Bind­ing the Fed won’t help the econ­omy

The Pak Banker - - OPINION - Fred­eric S. Mishkin

WHEN Fed­eral Re­serve Chair Janet Yellen de­liv­ered her semi­an­nual tes­ti­mony to Congress this month, law­mak­ers once again ex­pressed­con­cern that the cen­tral bank was in­suf­fi­ciently trans­par­ent and may be purs­ing an over-ex­pan­sion­ary mon­e­tary pol­icy that could lead to high in­fla­tion. This was but the lat­est round of ques­tions about the Fed's con­sid­er­able dis­cre­tion to take ac­tions such as ad­just­ing the fed­eral funds rate with­out in­ter­fer­ence from Congress or the Pres­i­dent. Late last year, a bill passed the House that would re­quire the cen­tral bank to abide by a so-called pol­icy-in­stru­ment rule and set its pol­icy in­stru­ment based on cer­tain avail­able data, in­clud­ing in­fla­tion, gross do­mes­tic prod­uct and un­em­ploy­ment. Would such a rule pro­duce bet­ter eco­nomic out­comes? The an­swer is no, for four rea­sons:

First, for the con­straint to be ef­fec­tive, pol­icy mak­ers must have a re­li­able model of the econ­omy. For ex­am­ple, a suc­cess­ful pol­icy-in­stru­ment rule would re­quire the cen­tral bank to have con­fi­dence in the ac­cu­racy of the mea­sure used to en­sure that the un­em­ploy­ment rate isn't con­tribut­ing to ei­ther in­creases or de­clines in in­fla­tion. Un­for­tu­nately, re­search has shown that the met­ric most of­ten used for the cal­cu­la­tion -- the non-ac­cel­er­at­ing in­fla­tion rate of un­em­ploy­ment, or NAIRU -- de­liv­ers highly un­cer­tain re­sults. In­deed, the in­stances of very high in­fla­tion in the U.S. in the 1970s were due to Fed pol­icy mak­ers' be­lief that the NAIRU was around 4 per­cent, when it ac­tu­ally was closer to 6 per­cent. Based on this faulty in­for­ma­tion, the Fed did not pur­sue con­trac­tionary mon­e­tary pol­icy when the un­em­ploy­ment rate fell below 6 per­cent, as it should have, lead­ing to an up­ward spiral in in­fla­tion.

Se­cond, a pol­icy-in­stru­ment rule would re­main valid only so long as the struc­ture of the econ­omy didn't un­dergo sub­stan­tial changes. The fail­ure of past mon­e­tary tar­get­ing in many coun­tries demon­strated the dan­gers. In 1980, the Swiss Na­tional Bank set a growth rate tar­get for a nar­row mon­e­tary ag­gre­gate. When the coun­try in­tro­duced a new in­ter­bank pay­ment sys­tem in 1988, this struc­tural change caused a se­vere drop in banks' de­sired hold­ings of this nar­row money be­cause a smaller amount was now needed rel­a­tive to over­all spend­ing in the econ­omy. Ad­her­ence to the pol­icy rule, how­ever, caused the Swiss in­fla­tion rate to rise above 5 per­cent in 1990 and 1991, well above the pre­vail­ing lev­els in the rest of Western Europe.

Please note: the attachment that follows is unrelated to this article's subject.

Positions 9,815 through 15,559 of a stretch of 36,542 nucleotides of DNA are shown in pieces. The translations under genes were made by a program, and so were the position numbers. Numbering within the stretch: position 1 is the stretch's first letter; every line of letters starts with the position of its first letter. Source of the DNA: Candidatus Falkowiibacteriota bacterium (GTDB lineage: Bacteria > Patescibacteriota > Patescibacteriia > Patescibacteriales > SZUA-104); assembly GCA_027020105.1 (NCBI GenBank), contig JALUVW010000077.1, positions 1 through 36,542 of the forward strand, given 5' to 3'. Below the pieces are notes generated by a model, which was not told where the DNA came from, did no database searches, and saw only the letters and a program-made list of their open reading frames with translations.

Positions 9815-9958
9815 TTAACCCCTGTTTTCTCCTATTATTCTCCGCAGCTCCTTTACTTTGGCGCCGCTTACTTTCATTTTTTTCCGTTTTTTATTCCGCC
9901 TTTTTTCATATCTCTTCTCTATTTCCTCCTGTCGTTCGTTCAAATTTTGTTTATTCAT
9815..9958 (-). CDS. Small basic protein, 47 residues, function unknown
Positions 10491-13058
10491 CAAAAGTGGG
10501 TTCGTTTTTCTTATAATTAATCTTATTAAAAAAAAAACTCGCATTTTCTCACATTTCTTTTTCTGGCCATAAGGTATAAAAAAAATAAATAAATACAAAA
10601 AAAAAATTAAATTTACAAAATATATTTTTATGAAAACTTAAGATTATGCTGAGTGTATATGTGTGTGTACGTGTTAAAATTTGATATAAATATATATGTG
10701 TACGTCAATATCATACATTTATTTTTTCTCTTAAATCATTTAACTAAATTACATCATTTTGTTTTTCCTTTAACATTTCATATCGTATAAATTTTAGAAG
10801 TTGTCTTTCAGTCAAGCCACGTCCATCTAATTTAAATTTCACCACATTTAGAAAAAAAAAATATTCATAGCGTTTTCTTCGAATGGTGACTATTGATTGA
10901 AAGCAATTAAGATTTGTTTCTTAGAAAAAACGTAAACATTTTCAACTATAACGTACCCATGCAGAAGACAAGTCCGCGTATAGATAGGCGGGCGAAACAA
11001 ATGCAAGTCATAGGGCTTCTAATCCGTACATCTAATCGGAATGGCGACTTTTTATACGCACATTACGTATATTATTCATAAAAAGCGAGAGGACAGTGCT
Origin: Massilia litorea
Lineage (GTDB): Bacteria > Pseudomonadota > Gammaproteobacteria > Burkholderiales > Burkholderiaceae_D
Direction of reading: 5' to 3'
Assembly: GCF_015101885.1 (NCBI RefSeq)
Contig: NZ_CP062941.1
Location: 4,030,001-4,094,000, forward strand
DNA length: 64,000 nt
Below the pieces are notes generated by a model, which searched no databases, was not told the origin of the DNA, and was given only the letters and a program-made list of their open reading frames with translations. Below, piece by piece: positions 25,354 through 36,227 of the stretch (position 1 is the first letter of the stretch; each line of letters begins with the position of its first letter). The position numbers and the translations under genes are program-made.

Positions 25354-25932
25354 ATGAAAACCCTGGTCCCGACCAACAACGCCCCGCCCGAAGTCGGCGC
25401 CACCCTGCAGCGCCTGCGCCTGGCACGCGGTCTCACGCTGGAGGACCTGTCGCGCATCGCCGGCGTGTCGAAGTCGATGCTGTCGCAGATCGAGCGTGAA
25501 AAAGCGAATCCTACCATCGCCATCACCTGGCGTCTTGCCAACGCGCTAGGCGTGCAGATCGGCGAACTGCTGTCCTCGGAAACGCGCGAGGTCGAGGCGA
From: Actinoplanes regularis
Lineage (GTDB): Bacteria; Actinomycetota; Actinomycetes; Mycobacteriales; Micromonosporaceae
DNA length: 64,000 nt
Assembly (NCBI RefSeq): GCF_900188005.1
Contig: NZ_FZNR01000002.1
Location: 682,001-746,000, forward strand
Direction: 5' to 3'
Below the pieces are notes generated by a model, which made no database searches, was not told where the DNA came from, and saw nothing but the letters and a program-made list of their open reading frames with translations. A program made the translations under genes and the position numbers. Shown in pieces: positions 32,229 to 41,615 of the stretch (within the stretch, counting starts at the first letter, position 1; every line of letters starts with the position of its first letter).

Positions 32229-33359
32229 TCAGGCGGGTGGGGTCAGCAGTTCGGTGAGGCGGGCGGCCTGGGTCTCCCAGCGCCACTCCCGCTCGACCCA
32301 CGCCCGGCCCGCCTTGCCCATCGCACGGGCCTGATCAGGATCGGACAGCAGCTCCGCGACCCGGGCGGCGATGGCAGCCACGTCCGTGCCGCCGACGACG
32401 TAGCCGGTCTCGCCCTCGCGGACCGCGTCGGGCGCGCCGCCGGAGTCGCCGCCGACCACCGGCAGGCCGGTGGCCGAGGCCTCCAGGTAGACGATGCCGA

Third, a pol­icy-in­stru­ment rule can be too rigid be­cause it can­not fore­see ev­ery con­tin­gency. This was made clear in the re­cent fi­nan­cial cri­sis: Al­most no one could have pre­dicted that prob­lems in one small part of the sys­tem -- sub­prime mort­gage lend­ing -would lead to the worst melt­down since the Great De­pres­sion. The un­prece­dented mon­e­tary pol­icy that the Fed un­der­took to pre­vent the cri­sis from es­ca­lat­ing, per­haps even lead­ing to a de­pres­sion, could not have been writ­ten into a pol­icy rule ahead of time. For ex­am­ple, the Fed cut the fed­eral funds rate start­ing in the third quar­ter of 2007, when any rea­son­able pol­icy rule would have ar­gued against this course of ac­tion -- that is, when in­fla­tion was ris­ing and real GDP growth was strong. In­deed, in hind­sight, the Fed should have pur­sued more ex­pan­sion­ary mon­e­tary pol­icy even ear­lier: The re­ces­sion would then have been less se­vere and in­fla­tion would have stayed closer to 2 per­cent, the cen­tral bank's cur­rent ob­jec­tive for the­in­fla­tion rate.

Fourth, a pol­icy-in­stru­ment rule does not eas­ily in­cor­po­rate the need to use judg­ment. Mon­e­tary pol­icy is as much art as sci­ence. Cen­tral bankers need to look at a wide range of in­for­ma­tion to de­cide on the best course, and some of this in­for­ma­tion is not eas­ily quan­tifi­able, mak­ing judg­ment a crit­i­cal el­e­ment of suc­cess. Yet even though a pol­icy-in­stru­ment rule won't en­sure the best re­sults, that doesn't mean that cen­tral banks should have com­plete dis­cre­tion, which can be undis­ci­plined, non-trans­par­ent and lead to poor eco­nomic out­comes. One way that cen­tral banks have con­strained dis­cre­tion is by adopt­ing a nu­mer­i­cal tar­get for the in­fla­tion rate. Al­though it acted later than oth­ers, the Fed fi­nally set a 2 per­cent in­fla­tion ob­jec­tive in Jan­uary 2012.

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